under a system-level context Genome proteome

lipome

Gene Regulatory Functions in Development

Temporal-spatial Gene Regulationand Regulatory

Artifacts

Hopeful monster?

A normal fly

Microarray or Whole-body ISH?

Gene Regulation and Carcinogenesis

?

?

?

?

Cancer !

?

?

?

The Pathogenesis of Cancer

Normal

BCH

DYS

CIS

SCC

Genetic Engineering Manipulating the Genome

- Restriction Enzymes, naturally occurring in

bacteria, that cut DNA at very specific places.

Recombinant DNA

Transformation

Formation of Cell Colony

How was Dolly cloned?

- Dolly is claimed to be an exact genetic replica

of another sheep. - Is it exactly "exact"?

Definitions

- Recombinant DNA Two or more segments of DNA that

have been combined by humans into a sequence that

does not exist in nature. - Cloning Making an exact genetic copy. A clone is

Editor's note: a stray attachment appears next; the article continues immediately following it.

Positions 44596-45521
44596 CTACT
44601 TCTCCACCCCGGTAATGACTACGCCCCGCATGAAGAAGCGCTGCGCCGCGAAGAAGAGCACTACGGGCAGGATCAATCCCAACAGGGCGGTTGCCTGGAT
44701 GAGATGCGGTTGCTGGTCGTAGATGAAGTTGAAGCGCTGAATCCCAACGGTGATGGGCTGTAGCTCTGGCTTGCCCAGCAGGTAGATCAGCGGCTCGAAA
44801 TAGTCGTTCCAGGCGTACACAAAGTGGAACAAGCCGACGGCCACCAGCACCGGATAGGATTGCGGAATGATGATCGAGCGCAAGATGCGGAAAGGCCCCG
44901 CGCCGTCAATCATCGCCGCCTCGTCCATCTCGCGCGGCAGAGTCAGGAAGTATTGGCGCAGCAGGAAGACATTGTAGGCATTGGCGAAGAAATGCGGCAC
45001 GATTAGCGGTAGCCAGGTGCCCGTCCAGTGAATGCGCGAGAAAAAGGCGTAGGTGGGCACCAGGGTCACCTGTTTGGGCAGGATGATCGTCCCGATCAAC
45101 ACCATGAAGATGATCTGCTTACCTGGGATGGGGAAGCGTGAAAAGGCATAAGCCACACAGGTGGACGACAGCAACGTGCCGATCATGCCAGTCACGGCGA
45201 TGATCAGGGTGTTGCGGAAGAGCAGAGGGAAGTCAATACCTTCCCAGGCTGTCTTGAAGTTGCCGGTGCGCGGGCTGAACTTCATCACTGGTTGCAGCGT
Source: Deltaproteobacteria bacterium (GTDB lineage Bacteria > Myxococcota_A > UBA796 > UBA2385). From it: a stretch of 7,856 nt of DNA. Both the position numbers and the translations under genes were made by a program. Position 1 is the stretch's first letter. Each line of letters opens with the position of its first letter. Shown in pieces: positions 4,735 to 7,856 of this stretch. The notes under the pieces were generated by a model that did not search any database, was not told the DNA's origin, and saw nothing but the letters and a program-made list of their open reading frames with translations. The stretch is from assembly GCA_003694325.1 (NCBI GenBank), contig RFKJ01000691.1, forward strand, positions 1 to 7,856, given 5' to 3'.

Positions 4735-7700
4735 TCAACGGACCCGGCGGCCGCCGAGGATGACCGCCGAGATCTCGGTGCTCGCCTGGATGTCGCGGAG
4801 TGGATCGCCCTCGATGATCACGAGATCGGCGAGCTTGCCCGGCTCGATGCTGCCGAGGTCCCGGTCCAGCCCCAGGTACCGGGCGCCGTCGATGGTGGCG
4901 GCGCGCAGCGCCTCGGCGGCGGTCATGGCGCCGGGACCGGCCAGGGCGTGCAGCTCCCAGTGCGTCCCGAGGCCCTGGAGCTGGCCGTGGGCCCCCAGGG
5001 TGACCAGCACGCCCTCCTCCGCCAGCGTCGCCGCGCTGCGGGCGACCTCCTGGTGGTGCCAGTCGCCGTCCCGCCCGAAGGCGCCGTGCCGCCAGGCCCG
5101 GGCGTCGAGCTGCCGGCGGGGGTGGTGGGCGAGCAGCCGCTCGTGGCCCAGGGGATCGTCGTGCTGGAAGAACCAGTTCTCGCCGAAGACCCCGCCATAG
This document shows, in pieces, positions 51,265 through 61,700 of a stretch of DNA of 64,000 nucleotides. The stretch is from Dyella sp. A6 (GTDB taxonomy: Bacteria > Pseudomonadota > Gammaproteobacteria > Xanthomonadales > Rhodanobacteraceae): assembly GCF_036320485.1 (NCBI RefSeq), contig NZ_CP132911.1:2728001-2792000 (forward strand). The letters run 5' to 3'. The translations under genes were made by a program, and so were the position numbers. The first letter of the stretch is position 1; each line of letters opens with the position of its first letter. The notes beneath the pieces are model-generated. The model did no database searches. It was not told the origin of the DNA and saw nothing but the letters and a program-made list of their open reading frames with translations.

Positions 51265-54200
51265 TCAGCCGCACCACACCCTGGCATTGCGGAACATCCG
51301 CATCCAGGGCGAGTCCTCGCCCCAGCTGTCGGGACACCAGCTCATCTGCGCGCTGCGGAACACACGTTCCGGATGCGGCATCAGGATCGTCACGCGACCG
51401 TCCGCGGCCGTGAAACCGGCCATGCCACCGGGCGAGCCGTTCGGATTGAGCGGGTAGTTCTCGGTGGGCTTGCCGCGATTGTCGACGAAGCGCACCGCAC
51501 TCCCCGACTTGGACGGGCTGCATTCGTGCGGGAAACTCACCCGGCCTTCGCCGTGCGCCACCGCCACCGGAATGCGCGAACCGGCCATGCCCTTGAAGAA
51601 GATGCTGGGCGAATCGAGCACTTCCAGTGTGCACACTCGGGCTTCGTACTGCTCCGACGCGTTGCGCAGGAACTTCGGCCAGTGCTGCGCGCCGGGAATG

one of the exact genetic copies. - Cloning vector Self-replicating agents that

serve as vehicles to transfer and replicate

genetic material.

Software and Databases

- NCBI/NLM Databases Genbank, PubMed, PDB
- DNA
- Protein
- Protein 3D
- Literature

Entrez

Introduction to Probability

Basic Probability Theory Concepts

- A sample space S is the set of all possible

outcomes of a conceptual or physical, repeatable

experiment. (S can be finite or infinite.) - E.g., S may be the set of all possible

nucleotides of a DNA site - A random variable is a function that associates a

unique numerical value (a token) with every

outcome of an experiment. (The value of the r.v.

will vary from trial to trial as the experiment

is repeated) - E.g., seeing an "A" at a site Þ X1, o/w X0.
- This describes the true or false outcome a random

event. - Can we describe richer outcomes in the same way?

(i.e., X1, 2, 3, 4, for being A, C, G, T) ---

think about what would happen if we take

expectation of X. - Unit-Base Random vector
- XiXiA, XiT, XiG, XiCT, Xi0,0,1,0T Þ seeing

a "G" at site i

X(w)

S

w

Basic Prob. Theory Concepts, ctd